Plans to build a business tower in the historic heart of Russia's second city of St Petersburg have been dealt a blow by city authorities who have opted to sell their share in the project.
Opponents say the tower would ruin the unique skyline of the city, often dubbed Russia's Venice. State media and some officials have begun to express doubts after years of support.
Russia's most popular politician, Prime Minister Vladimir Putin, has been vague on the $3-billion project, saying it is up to the city to decide whether to go ahead with it.
Putin and President Dmitry Medvedev were born and grew up in the city, then called Leningrad.
The city has now made its choice and sold its 22.7 percent in the project for almost 3 billion roubles ($100 million) to Russian gas giant Gazprom's oil arm, Gazprom Neft, said a municipal official close to the deal.
"Due to the financial crisis, there is a need to channel the money to more important infrastructure projects. The cash will replenish the 2010 city budget," Eduard Batanov, a St Petersburg official in charge of city financing, told Reuters on Friday.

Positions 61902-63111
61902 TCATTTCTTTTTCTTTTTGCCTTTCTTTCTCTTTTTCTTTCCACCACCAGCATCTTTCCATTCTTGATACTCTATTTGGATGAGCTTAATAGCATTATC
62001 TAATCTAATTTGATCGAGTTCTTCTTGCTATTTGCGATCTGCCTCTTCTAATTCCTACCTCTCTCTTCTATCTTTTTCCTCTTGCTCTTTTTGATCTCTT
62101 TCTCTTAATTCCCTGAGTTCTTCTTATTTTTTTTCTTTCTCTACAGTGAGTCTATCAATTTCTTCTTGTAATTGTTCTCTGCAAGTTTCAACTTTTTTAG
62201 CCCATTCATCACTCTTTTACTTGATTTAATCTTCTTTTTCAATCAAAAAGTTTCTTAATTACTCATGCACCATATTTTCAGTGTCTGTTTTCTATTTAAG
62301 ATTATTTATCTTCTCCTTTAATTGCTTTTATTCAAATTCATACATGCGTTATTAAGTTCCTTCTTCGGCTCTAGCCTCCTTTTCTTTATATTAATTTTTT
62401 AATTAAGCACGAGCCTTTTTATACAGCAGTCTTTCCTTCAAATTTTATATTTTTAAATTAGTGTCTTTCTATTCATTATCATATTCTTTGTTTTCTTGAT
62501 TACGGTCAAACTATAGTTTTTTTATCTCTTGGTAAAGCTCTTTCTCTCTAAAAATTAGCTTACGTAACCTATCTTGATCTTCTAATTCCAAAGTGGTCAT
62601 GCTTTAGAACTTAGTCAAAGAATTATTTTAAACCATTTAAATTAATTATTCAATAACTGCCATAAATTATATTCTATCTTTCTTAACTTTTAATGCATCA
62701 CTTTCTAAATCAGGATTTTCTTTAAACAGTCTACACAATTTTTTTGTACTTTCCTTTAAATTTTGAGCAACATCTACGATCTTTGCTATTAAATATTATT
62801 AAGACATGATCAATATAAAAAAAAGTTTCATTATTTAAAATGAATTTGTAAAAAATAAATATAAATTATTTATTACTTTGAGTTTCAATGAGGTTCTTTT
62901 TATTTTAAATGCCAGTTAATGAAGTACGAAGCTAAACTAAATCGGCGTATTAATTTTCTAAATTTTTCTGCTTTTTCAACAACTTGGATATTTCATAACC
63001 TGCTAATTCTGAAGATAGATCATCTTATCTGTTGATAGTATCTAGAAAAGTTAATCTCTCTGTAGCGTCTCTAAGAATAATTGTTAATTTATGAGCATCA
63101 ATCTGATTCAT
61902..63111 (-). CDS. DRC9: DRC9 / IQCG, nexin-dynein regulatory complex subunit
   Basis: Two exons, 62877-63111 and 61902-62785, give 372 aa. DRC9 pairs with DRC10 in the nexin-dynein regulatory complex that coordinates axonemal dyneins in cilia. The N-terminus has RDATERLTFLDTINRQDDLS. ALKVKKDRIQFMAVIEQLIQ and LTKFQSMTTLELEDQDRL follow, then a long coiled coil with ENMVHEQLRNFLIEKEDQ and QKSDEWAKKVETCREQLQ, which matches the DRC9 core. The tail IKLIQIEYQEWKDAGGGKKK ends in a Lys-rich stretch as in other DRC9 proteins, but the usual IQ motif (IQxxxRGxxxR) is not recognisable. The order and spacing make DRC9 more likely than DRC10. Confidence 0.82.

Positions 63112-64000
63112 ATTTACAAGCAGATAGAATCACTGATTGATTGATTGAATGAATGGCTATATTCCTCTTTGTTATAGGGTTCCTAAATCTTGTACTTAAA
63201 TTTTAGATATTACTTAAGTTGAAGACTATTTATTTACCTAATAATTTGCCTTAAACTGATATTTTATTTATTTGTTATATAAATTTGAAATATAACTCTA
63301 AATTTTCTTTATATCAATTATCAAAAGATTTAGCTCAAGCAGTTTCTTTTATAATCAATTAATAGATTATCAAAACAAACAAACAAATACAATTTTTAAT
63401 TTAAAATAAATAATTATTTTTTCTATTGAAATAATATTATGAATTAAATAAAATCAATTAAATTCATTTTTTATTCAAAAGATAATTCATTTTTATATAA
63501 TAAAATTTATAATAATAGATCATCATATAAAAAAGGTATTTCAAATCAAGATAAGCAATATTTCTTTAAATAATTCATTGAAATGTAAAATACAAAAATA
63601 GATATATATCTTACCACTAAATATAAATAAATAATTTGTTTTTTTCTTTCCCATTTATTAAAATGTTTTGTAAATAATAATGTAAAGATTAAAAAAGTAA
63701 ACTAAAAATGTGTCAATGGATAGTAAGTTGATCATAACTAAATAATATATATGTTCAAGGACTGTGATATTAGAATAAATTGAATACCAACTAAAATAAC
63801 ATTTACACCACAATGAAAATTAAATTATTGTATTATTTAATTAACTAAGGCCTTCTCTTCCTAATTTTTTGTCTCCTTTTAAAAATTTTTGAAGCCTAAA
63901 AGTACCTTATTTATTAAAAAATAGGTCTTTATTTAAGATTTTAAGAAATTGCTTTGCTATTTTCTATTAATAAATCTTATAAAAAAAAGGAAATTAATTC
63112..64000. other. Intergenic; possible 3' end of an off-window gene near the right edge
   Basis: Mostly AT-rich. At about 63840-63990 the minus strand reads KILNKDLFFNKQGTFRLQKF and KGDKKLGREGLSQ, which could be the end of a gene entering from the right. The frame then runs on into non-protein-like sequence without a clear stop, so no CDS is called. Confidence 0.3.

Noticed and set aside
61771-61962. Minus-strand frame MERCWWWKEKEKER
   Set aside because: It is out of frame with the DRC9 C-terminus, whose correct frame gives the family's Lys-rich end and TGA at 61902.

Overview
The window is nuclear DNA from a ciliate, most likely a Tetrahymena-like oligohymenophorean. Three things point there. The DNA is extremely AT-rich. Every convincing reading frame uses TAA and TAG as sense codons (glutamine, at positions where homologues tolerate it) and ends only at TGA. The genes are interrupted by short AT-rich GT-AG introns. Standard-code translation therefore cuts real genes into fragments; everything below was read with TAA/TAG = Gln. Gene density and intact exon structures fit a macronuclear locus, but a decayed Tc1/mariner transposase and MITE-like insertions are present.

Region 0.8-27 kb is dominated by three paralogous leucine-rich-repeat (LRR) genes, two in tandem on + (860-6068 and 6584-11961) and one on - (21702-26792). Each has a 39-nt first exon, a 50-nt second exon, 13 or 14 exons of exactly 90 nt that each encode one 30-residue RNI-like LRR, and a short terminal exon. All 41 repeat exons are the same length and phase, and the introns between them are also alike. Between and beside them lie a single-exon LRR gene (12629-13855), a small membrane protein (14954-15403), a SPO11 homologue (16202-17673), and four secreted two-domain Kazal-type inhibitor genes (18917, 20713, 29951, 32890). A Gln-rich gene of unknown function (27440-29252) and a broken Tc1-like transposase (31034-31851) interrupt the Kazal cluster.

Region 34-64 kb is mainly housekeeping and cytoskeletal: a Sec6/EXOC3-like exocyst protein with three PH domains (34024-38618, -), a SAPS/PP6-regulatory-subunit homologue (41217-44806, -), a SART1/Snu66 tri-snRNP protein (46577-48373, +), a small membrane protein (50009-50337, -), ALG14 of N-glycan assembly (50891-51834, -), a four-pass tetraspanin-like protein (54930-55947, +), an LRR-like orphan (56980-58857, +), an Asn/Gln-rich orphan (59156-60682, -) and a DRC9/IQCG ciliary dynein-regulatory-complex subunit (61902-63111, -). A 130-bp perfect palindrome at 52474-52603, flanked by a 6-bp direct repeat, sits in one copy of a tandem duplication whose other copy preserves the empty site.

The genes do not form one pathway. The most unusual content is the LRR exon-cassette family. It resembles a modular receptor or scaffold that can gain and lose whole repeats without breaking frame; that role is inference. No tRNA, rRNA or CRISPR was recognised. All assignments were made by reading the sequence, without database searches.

Gazprom Neft, which plans to build the 403-metre tower by 2016 to house Gazprom offices, confirmed on Friday it had used its preemptive right to acquire the stake and paid 2.95 billion roubles for it.
The company said it would go ahead with the plan to build the tower regardless of the city's participation in the project.
The U.N. cultural organisation UNESCO has warned Russia it could exclude St Petersburg from its list of world heritage sites if the tower is built, as it would dominate the canals and baroque houses of the city founded by Tsar Peter the Great in 1703 as Russia's window on Europe.
Dubai's Arabtec Holding won the contract to build the first stage of the tower in April 2008, and planned to start construction in March.
At 13.10 GMT, Gazprom Neft shares fell by around 1.7 percent on the MICEX exchange, underperforming a 1.2 percent rise on the wider market.
ReutersLast Mod: 19 Aralık 2009, 09:34